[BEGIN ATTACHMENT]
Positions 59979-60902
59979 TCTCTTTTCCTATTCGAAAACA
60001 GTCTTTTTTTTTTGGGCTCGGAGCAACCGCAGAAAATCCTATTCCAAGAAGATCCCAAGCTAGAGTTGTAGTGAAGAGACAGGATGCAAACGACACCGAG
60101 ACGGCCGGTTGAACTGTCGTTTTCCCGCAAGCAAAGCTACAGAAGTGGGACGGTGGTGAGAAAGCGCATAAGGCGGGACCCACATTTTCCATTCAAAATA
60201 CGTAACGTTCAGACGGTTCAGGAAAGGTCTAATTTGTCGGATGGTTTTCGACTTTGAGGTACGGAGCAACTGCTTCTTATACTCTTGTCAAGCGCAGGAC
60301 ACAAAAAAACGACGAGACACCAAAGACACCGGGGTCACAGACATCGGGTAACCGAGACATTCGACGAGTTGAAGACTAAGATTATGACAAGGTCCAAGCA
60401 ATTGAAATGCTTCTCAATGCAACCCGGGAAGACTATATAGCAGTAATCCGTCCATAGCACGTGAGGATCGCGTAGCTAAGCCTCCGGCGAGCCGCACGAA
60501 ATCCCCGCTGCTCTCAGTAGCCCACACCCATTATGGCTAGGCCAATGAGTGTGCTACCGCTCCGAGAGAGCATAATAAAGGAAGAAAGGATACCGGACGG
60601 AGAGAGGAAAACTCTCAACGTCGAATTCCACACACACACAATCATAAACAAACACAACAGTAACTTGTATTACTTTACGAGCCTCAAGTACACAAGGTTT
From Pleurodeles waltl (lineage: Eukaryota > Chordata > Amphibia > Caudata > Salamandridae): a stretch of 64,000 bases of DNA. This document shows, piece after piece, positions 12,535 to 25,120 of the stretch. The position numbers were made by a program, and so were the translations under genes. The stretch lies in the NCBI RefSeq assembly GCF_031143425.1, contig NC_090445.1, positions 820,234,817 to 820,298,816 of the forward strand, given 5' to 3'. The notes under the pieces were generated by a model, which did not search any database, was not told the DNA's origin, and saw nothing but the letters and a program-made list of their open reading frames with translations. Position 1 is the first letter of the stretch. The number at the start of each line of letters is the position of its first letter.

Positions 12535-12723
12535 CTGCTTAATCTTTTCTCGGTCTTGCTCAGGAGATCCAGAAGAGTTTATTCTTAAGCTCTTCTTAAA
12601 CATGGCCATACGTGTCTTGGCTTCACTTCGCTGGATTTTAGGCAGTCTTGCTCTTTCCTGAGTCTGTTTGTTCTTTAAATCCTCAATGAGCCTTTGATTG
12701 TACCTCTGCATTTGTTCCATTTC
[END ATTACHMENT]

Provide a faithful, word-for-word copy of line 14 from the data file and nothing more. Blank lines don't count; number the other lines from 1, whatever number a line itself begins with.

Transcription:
12701 TACCTCTGCATTTGTTCCATTTC